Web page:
Guest blog: Pad Krapao Nua

Singlemade: Pad krapao nua

Luc Dingemans is Singlemade’s first guest! He surprises us with a Thai recipe, which he describes to be super easy, authentic and a real crowd pleaser! Well, he’s got our attention! 🙂

Okay, Dingemans doesn’t really sound Thai, but this Antwerp resident discovered oriental cooking by following love! His first love led him to the Philippines, his second love was Thai.

Although they’re both oriental, there are remarkable differences between the Philippine and Thai cuisines. 300 years of Spanish rule has strongly influenced the Philippine cuisine, and the country’s poverty is reflected in its food: a lot of grease, a lot of fish (because it’s easy to get) and a lot of vinegar. The Thai cuisine is much leaner and relies heavily on sauces (oyster, fish, soy,…). And they do like it spicy! Although they make plenty of non-spicy dishes as well, a Thai will stir in some dried chili anyway!

Luc’s cooking can be described as a mix of Philippine and Thai. And he’s a fervent cook as well! In fact, he’s opening his own place: Turo Turo! It’s a Philippine expression that means ‘just point’ and that’s what Luc’s going for: just look at the dishes in the counter and point at what you want, then pay by the pound!

Luc’s looking at locations to open up shop, so Antwerp, hold on to your chopsticks! If you can’t wait, you can already order his creations through Flavr every wednesday. Make sure to try out his famous spring rolls! Click here for more info!

Logo Turo Turo

Luc’s revealed one of his Thai recipes for Singlemade. It’s made with different kinds of flesh, usually Nua (beef) or Kai (chicken). And the Thai like to mix it up and add minced meat to this dish! You can also just stick to minced meat, but it’ll change the taste and feel of the recipe.

You can’t avoid buying some sauces though. You can easily find them in any supermarket’s exotic department and it’s a small price to pay for an authentic Thai experience! 🙂

Ps: This recipe is spicy and has a lot of garlic in it, so watch out if you have an important meeting coming up ;-).

Pps: In the ingredient list you can find the Asian ingredients. Some western alternatives are listed in the Recipe notes.

Print Recipe
Guest blog: Pad Krapao Nua
Guest blog: Pad Krapao Nua
Course Main Dish
Cuisine Oriental
Prep Time 15 min
Cook Time 10 min
Servings
Ingredients
To garnish
Side dish
Course Main Dish
Cuisine Oriental
Prep Time 15 min
Cook Time 10 min
Servings
Ingredients
To garnish
Side dish
Guest blog: Pad Krapao Nua
Instructions
  1. Once you start with the wok, things get going fast, so make sure everything’s ready to go:
Mise-en-place
  1. Cook the rice according to the instructions.
  2. Rinse the beans and shake off the excess water. Cut off the tips and then cut into thumb long pieces. If you’re using regular green beans, just cut them in halves. If you like your beans soft, then you can cook them in the microwave oven for about 3 min under cover or cook them in boiling, salted water until al dente.
  3. Cut the beef into thin strips.
  4. Cut the big Spanish pepper into thin rings, until you get to the seeds. Scrape them out of the pepper before continuing to cut into rings.
  5. Peel the cloves of garlic, cut them in halves, remove the green germ (it’s usually bitter) and chop finely.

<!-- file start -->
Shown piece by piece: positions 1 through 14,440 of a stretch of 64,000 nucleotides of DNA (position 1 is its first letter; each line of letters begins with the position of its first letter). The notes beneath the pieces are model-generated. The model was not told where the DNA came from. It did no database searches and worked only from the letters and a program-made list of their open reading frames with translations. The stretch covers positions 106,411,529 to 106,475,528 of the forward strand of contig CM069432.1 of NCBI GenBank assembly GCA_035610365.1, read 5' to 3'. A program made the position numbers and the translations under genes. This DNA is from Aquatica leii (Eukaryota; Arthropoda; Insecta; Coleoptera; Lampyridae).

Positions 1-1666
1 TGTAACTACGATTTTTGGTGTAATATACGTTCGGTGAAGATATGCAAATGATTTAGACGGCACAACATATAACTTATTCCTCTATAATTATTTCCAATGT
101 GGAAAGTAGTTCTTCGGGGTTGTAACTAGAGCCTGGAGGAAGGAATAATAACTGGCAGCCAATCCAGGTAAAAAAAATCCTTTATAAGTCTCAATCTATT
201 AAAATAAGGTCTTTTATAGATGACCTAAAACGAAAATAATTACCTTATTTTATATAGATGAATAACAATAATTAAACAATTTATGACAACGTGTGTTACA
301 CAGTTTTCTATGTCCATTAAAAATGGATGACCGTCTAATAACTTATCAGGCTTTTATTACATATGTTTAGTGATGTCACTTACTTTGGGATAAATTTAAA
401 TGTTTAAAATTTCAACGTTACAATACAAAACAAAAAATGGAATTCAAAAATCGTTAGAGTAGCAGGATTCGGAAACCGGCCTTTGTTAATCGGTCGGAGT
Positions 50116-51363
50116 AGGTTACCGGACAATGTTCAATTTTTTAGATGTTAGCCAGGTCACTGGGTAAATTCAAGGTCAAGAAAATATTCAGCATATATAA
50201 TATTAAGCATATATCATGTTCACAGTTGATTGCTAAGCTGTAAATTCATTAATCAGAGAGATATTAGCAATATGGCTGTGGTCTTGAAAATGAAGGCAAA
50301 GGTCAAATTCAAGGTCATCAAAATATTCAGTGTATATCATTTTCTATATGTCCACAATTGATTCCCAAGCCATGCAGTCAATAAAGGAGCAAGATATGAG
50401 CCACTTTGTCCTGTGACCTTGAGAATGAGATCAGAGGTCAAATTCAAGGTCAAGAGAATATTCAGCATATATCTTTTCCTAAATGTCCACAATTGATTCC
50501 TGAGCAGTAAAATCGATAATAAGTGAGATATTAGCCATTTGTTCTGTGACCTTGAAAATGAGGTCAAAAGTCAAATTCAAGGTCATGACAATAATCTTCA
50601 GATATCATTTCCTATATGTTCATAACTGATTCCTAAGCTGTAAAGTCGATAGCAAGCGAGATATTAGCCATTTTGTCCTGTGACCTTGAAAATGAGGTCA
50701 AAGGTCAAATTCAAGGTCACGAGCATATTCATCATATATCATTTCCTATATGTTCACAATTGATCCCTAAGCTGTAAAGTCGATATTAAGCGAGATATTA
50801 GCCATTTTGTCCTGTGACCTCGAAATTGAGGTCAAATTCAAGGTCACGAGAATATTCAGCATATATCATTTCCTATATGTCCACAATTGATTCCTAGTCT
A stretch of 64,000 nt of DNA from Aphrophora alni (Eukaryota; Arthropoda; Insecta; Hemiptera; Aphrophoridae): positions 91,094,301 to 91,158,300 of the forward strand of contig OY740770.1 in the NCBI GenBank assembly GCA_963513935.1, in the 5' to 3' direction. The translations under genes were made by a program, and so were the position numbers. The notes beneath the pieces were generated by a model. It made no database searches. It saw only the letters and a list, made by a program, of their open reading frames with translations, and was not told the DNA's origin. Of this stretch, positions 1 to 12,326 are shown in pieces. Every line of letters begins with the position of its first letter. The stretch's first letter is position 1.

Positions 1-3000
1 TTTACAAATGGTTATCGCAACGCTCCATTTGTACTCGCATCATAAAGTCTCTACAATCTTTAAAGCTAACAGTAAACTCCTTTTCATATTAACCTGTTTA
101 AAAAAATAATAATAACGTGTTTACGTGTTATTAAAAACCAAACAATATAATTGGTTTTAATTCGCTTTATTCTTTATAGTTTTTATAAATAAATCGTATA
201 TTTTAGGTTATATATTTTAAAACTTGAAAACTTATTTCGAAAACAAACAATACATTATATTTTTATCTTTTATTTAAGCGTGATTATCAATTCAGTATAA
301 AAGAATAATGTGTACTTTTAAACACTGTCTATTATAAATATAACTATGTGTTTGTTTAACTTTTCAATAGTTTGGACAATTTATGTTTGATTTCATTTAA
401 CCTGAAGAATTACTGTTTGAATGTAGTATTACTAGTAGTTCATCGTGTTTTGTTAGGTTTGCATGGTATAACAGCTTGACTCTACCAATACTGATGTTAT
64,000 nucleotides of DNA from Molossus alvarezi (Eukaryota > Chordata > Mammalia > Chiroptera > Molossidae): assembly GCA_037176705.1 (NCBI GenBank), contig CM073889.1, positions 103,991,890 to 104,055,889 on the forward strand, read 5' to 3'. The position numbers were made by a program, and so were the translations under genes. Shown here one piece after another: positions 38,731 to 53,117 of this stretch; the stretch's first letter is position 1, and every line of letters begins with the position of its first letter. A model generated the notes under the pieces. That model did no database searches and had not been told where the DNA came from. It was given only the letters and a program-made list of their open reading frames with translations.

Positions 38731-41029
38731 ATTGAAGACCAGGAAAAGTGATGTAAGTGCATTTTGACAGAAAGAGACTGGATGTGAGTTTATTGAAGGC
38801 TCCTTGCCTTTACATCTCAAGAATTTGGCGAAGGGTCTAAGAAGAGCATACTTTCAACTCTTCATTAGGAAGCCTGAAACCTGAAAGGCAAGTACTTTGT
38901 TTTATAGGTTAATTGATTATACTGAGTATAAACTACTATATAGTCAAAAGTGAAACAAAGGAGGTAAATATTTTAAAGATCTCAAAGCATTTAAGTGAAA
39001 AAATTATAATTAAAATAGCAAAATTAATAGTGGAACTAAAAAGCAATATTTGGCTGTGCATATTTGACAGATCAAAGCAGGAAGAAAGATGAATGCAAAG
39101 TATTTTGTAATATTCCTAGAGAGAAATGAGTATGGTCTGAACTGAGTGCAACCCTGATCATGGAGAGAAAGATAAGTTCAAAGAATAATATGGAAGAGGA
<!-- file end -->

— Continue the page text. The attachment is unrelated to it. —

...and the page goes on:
6. Pinch off the 2 chili’s stems and cut them lengthwise. Turn over your knife and use the blunt side to grate the seeds out. Cut the chilis up and add them to the mortar. Smash them into a paste. Then add the garlic and keep mashing until you get an even, red paste. ****
Wok
  1. Put a wok over high heat and add a good dash of oil (about 2 tablespoons). When the oil’s hot, add the chili-garlic paste. Stir fry for about 30 seconds.
  2. Add the flesh (beef ànd minced meat) to the wok and fry until the flesh has coloured.
  3. Add the beans to the flesh with 1 tablespoon of oyster sauce, 1 tablespoon of soy sauce, 1 tablespoon of fish sauce and a pinch of sugar.
  4. Mix well and let simmer over high heat for 3 to 4 minutes. Stir regularly.
  5. Take the wok off the heat and mix in the basil leaves. Garnish with the red pepper rings. Done!
Recipe Notes

* Long beans are long oriental beans, to be found in the Chinese supermarket. You can replace them with regular green beans. Make sure they’re fresh.

** Thai basil is stronger than western basil. You can find it in oriental shops. If you can’t find it, stick to regular basil.

*** Pandan rice contributes to the ultimate Thai experience, but Pad Krapao Nua is just as good with any other long grain rice, like Basmati.

**** Don’t have a mortar? Take a large knife and chop up the chilis with the garlic. Then squash the bits together with the flat of your blade. If you don’t have a large chef’s knife, you can use a spoon.

Tip: if you don’t like it too spicy, use large Spanish peppers to make the chili-garlic paste. It’ll still pack a punch, without burning your mouth :-).


Input Singlemade test panel

Carine isn’t a big fan of oriental cooking. She likes the southern European cuisine, with plenty of sauces. But nevertheless, she loves this dish!
Carine’s tip: like veggies as much as she does? Just add some extra beans!

Valerie and Michael  just adore it! Valerie had all the sauces and even had some proper Thai beers to serve alongside! The mix of different meats really hit home with her! Michael describes this recipe as a simple and delicious dish for meatlovers.
Tip: Valerie does warn that it’s pretty spicy. Next time she makes it, she’ll use just one half chili pepper. Carine also cut down on the spiciness.


#Singlemade_it

Follow our Singlemade heroes into the fray and try this recipe! Share your Singlemade creations through #singlemade_it@singlemade of minne@singlemade.be!

Have fun cooking and… bon appétit! 🙂

Feel free to comment! ;-)